BILLINGS — Staff at the Yellowstone County Museum in Billings cut the ribbon on a brand new vehicle exhibit on Saturday: a beautifully restored 1907 Reliable Dayton High Wheeler.
“If people went cross country in something like this, they were pretty brave," said Don Cantrell, vice chairman for the Yellowstone County Museum Foundation Board.
Described in it's original advertising as, "a car free from fads, theories and experiments," the vehicle reminds one why a car used to be known as a horseless carriage.
The 20 horsepower, chain-driven high wheeler is fixed with four carriage-like wheels, which were able to traverse the same ruts and trails carved by horse-drawn transportation.
“Cars like this were out in this area. In 1907, there were less than 120 miles of roads that were improved roads in the United States. Early car makers had to have high wheeled cars like this to follow in the tracks that the high-wheeled wagons made. These had to travel across rivers. There were no bridges. So if you are going to ford a river, you would have to have the car or the wagon off the ground," Cantrell said.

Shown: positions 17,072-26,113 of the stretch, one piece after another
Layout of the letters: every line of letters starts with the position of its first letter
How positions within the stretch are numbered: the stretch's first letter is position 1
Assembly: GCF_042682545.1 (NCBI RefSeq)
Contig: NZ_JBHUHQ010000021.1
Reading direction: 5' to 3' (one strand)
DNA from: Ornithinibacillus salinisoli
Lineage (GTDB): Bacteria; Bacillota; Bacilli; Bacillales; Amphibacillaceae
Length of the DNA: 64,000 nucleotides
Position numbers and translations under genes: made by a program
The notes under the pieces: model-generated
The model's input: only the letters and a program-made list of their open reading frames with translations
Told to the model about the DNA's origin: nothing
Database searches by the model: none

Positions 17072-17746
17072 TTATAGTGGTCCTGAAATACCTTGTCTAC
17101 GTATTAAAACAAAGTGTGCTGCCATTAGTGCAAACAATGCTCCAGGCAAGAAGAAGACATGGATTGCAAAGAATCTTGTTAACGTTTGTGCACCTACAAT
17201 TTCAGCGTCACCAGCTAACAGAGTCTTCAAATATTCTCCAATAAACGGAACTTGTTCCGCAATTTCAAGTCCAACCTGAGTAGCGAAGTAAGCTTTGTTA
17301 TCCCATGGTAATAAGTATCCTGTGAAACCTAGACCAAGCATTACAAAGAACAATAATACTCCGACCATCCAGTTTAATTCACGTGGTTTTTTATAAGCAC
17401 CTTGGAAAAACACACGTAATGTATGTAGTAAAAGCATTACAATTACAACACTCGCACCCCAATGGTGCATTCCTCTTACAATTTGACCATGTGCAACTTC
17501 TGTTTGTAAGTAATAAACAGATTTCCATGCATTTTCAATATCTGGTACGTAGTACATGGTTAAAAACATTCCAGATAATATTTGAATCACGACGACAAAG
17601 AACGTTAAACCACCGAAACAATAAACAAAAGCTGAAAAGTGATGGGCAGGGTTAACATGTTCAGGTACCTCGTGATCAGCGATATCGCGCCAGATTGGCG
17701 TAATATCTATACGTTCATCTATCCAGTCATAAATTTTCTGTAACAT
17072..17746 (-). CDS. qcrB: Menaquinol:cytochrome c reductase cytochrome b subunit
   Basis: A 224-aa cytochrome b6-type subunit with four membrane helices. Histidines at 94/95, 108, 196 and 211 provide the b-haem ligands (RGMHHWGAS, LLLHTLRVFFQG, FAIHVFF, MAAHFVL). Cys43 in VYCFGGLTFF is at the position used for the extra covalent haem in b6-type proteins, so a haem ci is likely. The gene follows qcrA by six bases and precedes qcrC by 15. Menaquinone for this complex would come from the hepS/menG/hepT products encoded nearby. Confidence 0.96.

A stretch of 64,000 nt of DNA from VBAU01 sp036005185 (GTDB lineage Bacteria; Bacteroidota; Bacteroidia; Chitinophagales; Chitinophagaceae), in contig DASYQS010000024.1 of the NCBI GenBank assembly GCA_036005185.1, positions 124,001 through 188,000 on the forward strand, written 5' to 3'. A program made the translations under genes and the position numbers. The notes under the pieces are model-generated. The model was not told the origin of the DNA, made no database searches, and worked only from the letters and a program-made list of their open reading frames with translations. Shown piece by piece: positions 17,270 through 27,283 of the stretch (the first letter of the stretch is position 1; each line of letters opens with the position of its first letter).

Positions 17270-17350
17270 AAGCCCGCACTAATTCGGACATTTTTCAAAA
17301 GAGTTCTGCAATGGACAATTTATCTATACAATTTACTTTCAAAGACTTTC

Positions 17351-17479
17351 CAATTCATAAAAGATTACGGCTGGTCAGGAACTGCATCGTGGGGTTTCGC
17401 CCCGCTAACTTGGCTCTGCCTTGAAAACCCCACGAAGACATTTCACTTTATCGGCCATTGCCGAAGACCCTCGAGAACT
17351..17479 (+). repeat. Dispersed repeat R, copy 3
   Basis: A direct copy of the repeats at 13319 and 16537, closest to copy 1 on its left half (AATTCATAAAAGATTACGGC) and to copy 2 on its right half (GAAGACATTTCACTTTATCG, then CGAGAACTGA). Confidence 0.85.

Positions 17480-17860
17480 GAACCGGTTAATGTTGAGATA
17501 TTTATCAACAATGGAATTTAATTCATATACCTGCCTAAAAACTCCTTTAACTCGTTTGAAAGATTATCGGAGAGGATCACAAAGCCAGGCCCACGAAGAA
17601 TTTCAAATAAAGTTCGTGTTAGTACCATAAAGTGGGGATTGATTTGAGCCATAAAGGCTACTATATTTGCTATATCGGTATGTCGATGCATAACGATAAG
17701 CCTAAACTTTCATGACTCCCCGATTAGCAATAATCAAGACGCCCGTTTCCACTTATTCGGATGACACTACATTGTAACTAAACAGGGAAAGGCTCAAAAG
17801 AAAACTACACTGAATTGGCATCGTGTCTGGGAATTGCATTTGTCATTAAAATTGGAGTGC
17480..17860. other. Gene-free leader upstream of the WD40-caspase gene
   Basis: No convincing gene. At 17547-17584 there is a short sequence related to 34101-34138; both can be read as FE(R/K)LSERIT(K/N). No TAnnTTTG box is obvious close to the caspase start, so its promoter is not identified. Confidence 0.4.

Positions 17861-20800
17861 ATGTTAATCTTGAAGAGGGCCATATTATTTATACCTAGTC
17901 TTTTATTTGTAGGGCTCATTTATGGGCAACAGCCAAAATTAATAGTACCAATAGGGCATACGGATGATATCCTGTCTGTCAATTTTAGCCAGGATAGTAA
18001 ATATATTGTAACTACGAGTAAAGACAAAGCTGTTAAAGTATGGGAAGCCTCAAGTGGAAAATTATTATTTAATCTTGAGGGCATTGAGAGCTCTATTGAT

The vehicle is one of three of it's model that have survived over the years, Cantrell said.
Cantrell said the idea to purchase the vehicle came about after he learned a friend of his in Bozeman owned the antique piece of machinery.
“I wanted to see if I could send something up here that would represent early transportation and kind of fit in with the museum," Cantrell said.
The museum board bought the car for $10,000 dollars and its members will raise money from the community to help pay for the purchase, Cantrell said.
A lead donation of $2,000 from the Yellowstone Roaring 20's Auto Club got them off to a good start.
“We’re going to ask people of the community to help us purchase the car and put the money back in the museum fund. That’s what we’re hoping to do.” Cantrell said.
Other companies in the Billings area donated time and services, Cantrell said. Wright's Custom Repair Inc. donated sandblasting to the motor, Kirk's Upholstery redid the top canvas, and NAPA Auto Parts provided the paint.
People can see the car for free at the Yellowstone County Museum, located near the Billings Logan International Airport at 1950 Terminal Circle. To learn more about the museum and its other exhibits, visit its website by clicking here.